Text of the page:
I haven't looked at the state of the usenet in a few years, but I've kind of assumed it was dead already. Maybe not "dead" in the sense you're talking about, but effectively dead for the purpose of discussion. I stopped looking there partially because most of what was there was spam and warez groups that were using usenet to stay under the radar. But it didn't really seem like people were having discussions anymore.

Re:Premature (4, Informative)

maztuhblastah (745586) | about 6 years ago | (#24419707)

Even better, I'd recommend Motzarella [] for totally free Usenet access. Well over 40K groups, and although they don't carry binaries, retention and fill on the text groups is outstanding. Oh, and they support SSL, even SSL on port 443 (for those at work behind "fascist firewalls.")

Pffft, been dying for years. (3, Insightful)

RyuuzakiTetsuya (195424) | about 6 years ago | (#24419273)

I worked in ISP support for years and USENET was dying well before child porn was a nail in it's coffin. Probably has something to do with message boards with much friendlier interfaces, or that ISPs never went out of their way to try to explain what usenet is.

Either way, the newsgroup support call was kind of a rare thing, like finding a Yeti or something.

people stopped caring, and now it's going away as essential from an ISP POV. There are still ways to get NNTP feeds, so it's not completely toast.

Re:Pffft, been dying for years. (5, Informative)

Rainer (42222) | about 6 years ago | (#24419439)

Probably has something to do with message boards with much friendlier interfaces

I'd say dumbed down interfaces. A good newsreader is much friendlier than a webforum. The problem is that you have to install it first.

Re:Pffft, been dying for years. (2, Informative)

xaxa (988988) | about 6 years ago | (#24419457)

I worked in ISP support for years and USENET was dying well before child porn was a nail in it's coffin. Probably has something to do with message boards with much friendlier interfaces,

IMHO a decent newsreader has a far superior interface. Threading, clearly marked unread posts, fast searching, ability to read and reply to messages off-line, consistent interface for all groups, choice of newsreader.

Having said that, I use Gmane, but I don't use Usenet any more -- mostly because everyone else seems to have moved to a forum.

Re:Pffft, been dying for years. (1)

wattrlz (1162603) | about 6 years ago | (#24419711)


Either way, the newsgroup support call was kind of a rare thing, like finding a Yeti or something.


I think it has more to do with the fact that people who use usenet are either already knowledgeable or are capable of looking stuff up for themselves.

Re:Pffft, been dying for years. (0)

Anonymous Coward | about 6 years ago | (#24419957)

Go back to third grade and learn the difference between its and it's.

First rule of Usenet (2, Insightful)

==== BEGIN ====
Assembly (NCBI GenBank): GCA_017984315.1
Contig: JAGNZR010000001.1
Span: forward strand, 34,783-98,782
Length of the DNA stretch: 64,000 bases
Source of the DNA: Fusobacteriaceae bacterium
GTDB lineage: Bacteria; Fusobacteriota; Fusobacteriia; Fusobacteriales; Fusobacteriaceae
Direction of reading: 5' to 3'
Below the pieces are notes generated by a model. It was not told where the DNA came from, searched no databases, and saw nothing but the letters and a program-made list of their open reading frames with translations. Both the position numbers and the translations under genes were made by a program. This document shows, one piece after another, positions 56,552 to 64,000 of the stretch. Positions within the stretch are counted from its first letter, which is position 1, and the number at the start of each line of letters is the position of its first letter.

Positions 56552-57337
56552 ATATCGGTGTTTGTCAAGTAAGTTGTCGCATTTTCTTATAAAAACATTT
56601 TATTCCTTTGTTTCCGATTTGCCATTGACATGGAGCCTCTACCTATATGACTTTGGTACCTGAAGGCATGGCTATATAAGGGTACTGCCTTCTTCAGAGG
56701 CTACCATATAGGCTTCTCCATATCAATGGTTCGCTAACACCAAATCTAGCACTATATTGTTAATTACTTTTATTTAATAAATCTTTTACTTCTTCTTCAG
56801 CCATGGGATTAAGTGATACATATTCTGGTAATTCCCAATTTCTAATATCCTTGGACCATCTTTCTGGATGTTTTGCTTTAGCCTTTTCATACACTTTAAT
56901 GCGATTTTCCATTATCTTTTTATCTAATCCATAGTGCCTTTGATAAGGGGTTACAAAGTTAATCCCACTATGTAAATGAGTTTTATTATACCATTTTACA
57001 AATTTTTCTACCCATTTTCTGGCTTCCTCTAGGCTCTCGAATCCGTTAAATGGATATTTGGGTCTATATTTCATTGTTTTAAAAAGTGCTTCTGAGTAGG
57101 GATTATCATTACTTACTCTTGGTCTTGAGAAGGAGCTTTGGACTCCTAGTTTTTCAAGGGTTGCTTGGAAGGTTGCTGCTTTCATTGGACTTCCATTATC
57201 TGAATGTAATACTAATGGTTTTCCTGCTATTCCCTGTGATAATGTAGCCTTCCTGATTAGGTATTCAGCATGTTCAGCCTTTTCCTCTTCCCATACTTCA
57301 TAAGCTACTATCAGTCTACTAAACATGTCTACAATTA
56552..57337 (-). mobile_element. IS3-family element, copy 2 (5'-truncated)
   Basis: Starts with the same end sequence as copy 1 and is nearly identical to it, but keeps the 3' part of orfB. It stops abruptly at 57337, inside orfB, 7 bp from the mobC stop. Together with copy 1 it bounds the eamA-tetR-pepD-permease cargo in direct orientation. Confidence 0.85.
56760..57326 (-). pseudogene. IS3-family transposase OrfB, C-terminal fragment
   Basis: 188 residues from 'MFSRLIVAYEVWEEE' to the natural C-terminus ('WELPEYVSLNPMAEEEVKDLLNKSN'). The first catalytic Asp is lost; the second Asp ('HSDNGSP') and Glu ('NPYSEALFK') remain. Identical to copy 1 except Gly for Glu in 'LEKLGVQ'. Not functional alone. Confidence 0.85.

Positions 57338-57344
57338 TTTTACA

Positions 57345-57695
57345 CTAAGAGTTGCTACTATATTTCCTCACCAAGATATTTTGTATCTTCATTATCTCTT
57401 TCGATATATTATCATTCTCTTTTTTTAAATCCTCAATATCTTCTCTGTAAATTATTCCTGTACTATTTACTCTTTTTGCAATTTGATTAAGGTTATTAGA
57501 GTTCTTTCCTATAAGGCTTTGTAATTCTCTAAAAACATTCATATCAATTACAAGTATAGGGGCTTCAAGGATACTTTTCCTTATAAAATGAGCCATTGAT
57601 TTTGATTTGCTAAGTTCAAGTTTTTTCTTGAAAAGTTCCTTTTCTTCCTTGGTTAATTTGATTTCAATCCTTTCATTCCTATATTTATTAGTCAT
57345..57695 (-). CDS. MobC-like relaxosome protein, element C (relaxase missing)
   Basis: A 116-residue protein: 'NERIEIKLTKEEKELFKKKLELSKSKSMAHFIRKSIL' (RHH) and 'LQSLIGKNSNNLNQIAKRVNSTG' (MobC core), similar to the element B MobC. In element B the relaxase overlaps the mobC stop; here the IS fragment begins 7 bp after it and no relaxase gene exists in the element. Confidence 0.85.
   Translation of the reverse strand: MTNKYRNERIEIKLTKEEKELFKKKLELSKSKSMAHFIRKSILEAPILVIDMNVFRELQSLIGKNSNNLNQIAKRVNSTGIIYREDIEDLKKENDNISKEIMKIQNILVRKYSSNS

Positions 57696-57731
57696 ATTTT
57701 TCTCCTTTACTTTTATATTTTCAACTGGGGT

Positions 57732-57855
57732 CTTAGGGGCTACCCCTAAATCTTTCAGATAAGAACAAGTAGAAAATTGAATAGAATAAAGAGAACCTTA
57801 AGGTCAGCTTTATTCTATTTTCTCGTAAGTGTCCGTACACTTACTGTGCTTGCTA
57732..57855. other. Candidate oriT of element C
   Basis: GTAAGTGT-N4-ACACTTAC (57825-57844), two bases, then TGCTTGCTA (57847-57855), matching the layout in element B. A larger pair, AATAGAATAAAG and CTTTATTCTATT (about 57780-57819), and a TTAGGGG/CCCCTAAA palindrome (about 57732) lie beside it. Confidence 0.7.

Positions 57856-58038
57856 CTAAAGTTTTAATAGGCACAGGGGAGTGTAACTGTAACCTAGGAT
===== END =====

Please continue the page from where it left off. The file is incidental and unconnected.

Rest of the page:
netscan (1028690) | about 6 years ago | (#24419277)

Nothing to see here.... Move along... ickstay otay hetay anplay acotay!

Nah... (1)

MrVictor (872700) | about 6 years ago | (#24419281)

It has certainly been marginalized. There are still plenty of pay-to-use Usenet providers around.

Plenty of big 8 and alt groups get traffic still (3, Insightful)

dtolman (688781) | about 6 years ago | (#24419283)

If they end up dropping the binary groups... who cares? Google hasn't announced that they are dropping their mediocre (but useful) usenet client service. There are plenty of usenet groups still active - usenet may be in decline.. but hasn't that but true for so long already its practically a joke? Lets face it - there is still a need for readily available, easily searched (and filtered), unmoderated discussion groups. (5, Funny)

kahei (466208) | about 6 years ago | (#24419297)





So what was your favorite newsgroup name? (5, Funny)

smellsofbikes (890263) | about 6 years ago | (#24419597)

Coz your post is dead accurate about the whole usenet sense of humor.

I loved:
and all the many alt.*.whilst.wearing.rubber.knickers groups.

Not that I ever *read* any of them, but it made my heart warm knowing they existed.

Re:So what was your favorite newsgroup name? (4, Funny)

$RANDOMLUSER (804576) | about 6 years ago | (#24419715)

alt.impeach.bush (0)

Anonymous Coward | about 6 years ago | (#24419611)

Oh well done sir! God that brought back memories! A slashdot post for the ages!

Usenet thrives for those willing to pay (0)

Anonymous Coward | about 6 years ago | (#24419305)

Usenet still thrives if you pay for good usenet service. It certainly beats hunting down ISO's and peers for any things.

Re:Usenet thrives for those willing to pay (3, Insightful)

imsabbel (611519) | about 6 years ago | (#24419385)

You are part of the problem

Re:Usenet thrives for those willing to pay (1)

$RANDOMLUSER (804576) | about 6 years ago | (#24419763)

No, I'm not posting your fills. Get a real news service n00b, and a real newsreader while you're at it. I posted all the PARs (in yEnc) that I'm going to. Go whine to your mommy.

Oh Really? (0)

Anonymous Coward | about 6 years ago | (#24419311)

It was back in 1983 when Usenet traffic on our server surpassed the whopping total of 5 MB per day. All via UUCP, and mostly (if not all) serial modems at around 2400 baud, IIRC.

Somehow I think Usenet's still alive and kicking. And using up far more than that today.

Let me know when traffic goes back down to that level. Then I might agree.

Article summary (5, Funny)

operagost (62405) | about 6 years ago | (#24419347)

"Before the Eternal September, but after the Great Renaming, I learned about sex on Usenet."